Verdict: In the end, Avengers: Age of Ultron works well as fun geek fan service and as a continuation of the Marvel Cinematic Universe. But it’s no more than that from a studio that we have come to expect more from, as the more interesting ideas (politics, bold sci-fi plotting) are dispensed with too quickly. Stubby of Reschs
In these days of VOD release dominance for genre films, it’s great to see an indie horror film like It Follows (2014) getting such a solid release around the world. Here in Australia it’s playing in a fair few cities and I know it has performed very well in the States too.
The film follows Jay, a young woman infected with a malady following sex with her new boyfriend. A lot has been made of the fact ‘it’ is transmitted through intercourse, resulting in an expected focus on the theme of STDs and claims that the film is anti-teen sex. The latter is not really supported by the film, but there is no doubt there is a cautionary aspect to the film in relation to STDs, though it never feels like uber-obvious preaching. On one level this thematic concern is an extension and amplification of the sexual politics of classic 80s slashers, where intercourse was usually quickly followed by a brutal death. But It Follows also reinterprets this notion and updates it for today. The film accepts that teen sex happens and that it can be really fun and grand. That can be true and ‘it’ can still be transferred through the act. On this front, and a range of others, the film feels perfectly attuned to teen life. We barely see any parents in the film, which emphasises the teen focus, not being distracted by the potential passing of judgement from the disapproving olds. And just as teenagers often do, it’s a really nice touch that most of her band of friends believe Jay’s plight pretty much straight away with very few questions asked, when there is not that much evidence to support her. Stripping away the subtext, on a surface level the threat at hand is awesomely creepy, an enemy that is slowly walking toward its prey at all times. It might not be there today or tomorrow, but it will arrive eventually. Unfortunately though, the ‘rules’ of the threat are never fully established. Occasionally ‘it’ sort of just stops, and at others it seems to slightly cheat on the walking only policy. They are minor quibbles, but once that distract from the tightness of the film and its concept.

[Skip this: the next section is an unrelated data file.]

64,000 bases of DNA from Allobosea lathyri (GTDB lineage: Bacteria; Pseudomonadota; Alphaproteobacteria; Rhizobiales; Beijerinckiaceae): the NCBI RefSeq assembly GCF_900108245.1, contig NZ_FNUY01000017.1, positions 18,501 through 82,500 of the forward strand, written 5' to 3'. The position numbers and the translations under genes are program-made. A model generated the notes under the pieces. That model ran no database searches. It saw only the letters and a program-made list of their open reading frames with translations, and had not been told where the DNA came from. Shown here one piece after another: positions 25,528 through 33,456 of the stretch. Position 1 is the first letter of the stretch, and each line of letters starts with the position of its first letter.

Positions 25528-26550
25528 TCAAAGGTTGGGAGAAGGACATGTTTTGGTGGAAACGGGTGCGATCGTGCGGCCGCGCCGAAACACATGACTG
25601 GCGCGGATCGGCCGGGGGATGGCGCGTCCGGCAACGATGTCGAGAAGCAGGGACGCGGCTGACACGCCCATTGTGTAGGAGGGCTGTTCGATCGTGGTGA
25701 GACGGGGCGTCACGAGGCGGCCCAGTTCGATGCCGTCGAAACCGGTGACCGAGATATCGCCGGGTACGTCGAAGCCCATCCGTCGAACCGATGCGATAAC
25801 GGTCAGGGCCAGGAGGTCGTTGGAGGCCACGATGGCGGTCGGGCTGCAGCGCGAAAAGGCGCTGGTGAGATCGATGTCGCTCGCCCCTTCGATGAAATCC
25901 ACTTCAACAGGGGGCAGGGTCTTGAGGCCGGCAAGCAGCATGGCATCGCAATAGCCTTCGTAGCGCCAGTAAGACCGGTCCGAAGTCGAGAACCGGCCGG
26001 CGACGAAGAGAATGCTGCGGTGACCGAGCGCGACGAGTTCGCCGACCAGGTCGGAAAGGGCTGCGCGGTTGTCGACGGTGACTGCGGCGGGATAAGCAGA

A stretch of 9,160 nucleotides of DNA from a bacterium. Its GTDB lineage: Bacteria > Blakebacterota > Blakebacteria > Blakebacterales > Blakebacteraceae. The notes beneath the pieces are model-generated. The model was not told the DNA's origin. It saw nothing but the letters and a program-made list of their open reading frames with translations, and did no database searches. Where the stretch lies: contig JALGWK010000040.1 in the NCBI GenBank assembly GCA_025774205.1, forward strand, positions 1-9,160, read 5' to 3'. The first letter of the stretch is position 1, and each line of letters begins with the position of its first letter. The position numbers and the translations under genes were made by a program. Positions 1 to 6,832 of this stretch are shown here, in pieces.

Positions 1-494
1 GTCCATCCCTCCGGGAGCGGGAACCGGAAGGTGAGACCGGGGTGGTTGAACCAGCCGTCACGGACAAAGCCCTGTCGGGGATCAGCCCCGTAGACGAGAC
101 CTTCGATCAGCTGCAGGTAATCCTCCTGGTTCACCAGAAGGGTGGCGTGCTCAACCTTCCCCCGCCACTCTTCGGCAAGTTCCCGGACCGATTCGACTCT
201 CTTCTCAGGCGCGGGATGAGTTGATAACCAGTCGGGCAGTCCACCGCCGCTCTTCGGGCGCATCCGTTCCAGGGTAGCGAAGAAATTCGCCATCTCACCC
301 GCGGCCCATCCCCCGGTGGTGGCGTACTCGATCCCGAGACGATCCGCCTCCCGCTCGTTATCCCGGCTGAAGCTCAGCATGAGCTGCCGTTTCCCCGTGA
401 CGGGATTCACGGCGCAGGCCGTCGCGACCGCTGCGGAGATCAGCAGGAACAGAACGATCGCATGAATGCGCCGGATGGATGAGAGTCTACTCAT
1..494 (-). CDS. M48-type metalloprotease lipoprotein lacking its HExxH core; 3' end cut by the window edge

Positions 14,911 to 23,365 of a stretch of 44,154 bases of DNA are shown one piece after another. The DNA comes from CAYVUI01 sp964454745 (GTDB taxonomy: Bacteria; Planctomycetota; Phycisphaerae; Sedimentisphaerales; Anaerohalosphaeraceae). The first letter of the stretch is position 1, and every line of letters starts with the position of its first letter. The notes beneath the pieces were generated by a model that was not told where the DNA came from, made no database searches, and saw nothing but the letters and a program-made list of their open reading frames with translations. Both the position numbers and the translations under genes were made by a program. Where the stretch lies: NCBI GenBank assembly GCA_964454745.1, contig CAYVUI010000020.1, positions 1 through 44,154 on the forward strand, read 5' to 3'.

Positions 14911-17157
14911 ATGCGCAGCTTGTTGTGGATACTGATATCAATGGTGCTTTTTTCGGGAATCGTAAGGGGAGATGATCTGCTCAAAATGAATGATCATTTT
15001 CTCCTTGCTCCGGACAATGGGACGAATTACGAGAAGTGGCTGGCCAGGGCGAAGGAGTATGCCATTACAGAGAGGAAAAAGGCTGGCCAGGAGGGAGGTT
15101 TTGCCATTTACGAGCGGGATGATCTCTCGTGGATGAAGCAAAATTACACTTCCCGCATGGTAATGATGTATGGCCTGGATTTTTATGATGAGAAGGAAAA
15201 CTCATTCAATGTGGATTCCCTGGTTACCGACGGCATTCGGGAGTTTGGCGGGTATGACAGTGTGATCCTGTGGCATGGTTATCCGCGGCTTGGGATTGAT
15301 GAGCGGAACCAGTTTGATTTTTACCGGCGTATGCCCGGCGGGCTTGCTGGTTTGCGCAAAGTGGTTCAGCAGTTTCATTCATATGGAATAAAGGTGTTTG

In terms of pacing, this is surprisingly slow, and a little patchy. It actually feels a little plotless to me, not functioning as a smooth long sweep of a story, but rather hopping from one incident to the next. Wait for ‘it’ to show up, scare the bejeesus out of you, move to a new location, ‘it’ shows up again. This is totally terrifying, but it also just feels aching for a richer incidence to the narrative. However director David Robert Mitchell is totally in control of his audience, deftly placing them where he wants them. I noticed one sequence where the dialogue felt especially stilted and the atmosphere had been sucked right out of the film. Then ‘it’ all of a sudden shows up and all of the atmosphere rushes back into the film with a greater force given that Mitchell had made you complacent with the preceding scene. The camerawork is a little over-done at times, especially a repeated fondness for the camera wheeling around in a wild circle. It’s a gimmicky, too funky touch that does nothing to dial up the tension.